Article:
Home Arts Rich in fan-worthy goodies, lacks so much in substance

Rich in fan-worthy goodies, lacks so much in substance

by Saturn De Los Angeles January 14, 2014
Rich in fan-worthy goodies, lacks so much in substance

Bieber: known to be a famed Canadian export alongside Celine Dion, poutine and Rob Ford. He’s the youthful Internet-sensation turned colossal overnight pop-star.

Press photo

Bieber: a powerful force within the social media spectrum, and the pop-star who can’t seem to take a break from all of the online hate, or jealousy, or mob of fans out there viciously wanting to have a piece of him, literally and metaphorically.

Bieber: the once naive young singer from Stratford, infamous for his notorious but dangerously catchy lyrics of  “Oh Baby, baby, baby, ohhhhh…”

Singing along? Gotcha. But this isn’t a karaoke piece.

After all of the countless flops, from riding the Great Wall on a scooter to allegedly harassing his fans, to announcing that he would retire from public life, our little home-grown sweetheart brings us a documentary film which seems to show his good side — and that’s about it. The 90-minute film is called Believe.

The film kicks off with a candid moment of him playing a piano while he talks to people around him. The scene suddenly transitions to random footage of him performing on stage in front his many fans.

Moments later, you see him explaining on camera why he feels judged by many people, and why they should give him a chance. Then you add in a multitude of testimonials from famous contemporary pop artists in the American music business, and an unlimited number of streeter interviews from mostly teenage fans lining up to see one of his concerts. Stitch them all together like a worn-out patchwork quilt, and voila, there’s your documentary.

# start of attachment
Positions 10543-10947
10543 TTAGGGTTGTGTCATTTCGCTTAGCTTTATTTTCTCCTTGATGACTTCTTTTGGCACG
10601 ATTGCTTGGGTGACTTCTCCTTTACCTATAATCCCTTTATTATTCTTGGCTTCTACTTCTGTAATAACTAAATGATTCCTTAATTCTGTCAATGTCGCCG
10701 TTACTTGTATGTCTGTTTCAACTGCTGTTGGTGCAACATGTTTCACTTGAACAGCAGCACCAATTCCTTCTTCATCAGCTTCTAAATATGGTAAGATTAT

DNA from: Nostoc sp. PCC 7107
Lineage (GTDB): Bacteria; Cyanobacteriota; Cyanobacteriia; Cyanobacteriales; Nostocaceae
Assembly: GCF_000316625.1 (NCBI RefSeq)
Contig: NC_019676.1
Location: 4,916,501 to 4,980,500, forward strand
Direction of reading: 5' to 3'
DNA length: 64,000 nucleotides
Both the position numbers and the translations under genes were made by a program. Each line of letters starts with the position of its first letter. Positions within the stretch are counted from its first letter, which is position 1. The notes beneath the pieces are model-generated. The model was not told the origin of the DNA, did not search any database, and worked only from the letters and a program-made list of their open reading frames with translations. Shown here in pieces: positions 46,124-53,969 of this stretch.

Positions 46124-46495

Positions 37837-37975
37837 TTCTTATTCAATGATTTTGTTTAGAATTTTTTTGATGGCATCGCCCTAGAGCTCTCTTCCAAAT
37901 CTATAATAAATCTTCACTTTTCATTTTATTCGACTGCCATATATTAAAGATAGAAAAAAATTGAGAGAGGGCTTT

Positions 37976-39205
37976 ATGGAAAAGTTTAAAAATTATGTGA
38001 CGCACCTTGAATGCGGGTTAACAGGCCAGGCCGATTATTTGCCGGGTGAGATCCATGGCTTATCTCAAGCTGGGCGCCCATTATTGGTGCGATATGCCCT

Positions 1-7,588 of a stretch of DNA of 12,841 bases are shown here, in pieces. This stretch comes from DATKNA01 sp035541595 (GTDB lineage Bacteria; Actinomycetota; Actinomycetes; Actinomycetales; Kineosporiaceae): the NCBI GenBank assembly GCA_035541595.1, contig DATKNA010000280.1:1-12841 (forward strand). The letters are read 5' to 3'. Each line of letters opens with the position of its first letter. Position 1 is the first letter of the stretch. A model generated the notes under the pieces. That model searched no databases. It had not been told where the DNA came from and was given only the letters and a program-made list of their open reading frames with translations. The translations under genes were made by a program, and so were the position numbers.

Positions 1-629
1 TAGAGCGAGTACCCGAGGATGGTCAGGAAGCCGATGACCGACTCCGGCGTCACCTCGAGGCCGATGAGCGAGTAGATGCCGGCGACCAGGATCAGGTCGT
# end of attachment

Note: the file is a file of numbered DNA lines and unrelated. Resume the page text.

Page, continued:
I wouldn’t really mind this kind of presentation, but chronologically speaking, it was all over the place. What makes this film really uncomfortable to watch is how it feels more like a public relations piece instead of a factual piece of intimate storytelling. When I think of music-related documentaries such as Michael Jackson’s This Is It, or Jukka Kärkkäinen’s The Punk Syndrome, I find an actual narrative of human beings — not musicians — talking about why they do music, how they’re passionate about music, and why music is important to them.

As a music fan, I acknowledge and respect people’s passion and enthusiasm for any artist they like. If you’re a Belieber, this is absolutely a resourceful audiovisual material to indulge in. But if you were hoping to see a candid conversation about an artist and the music that he makes, you will be left very disappointed.

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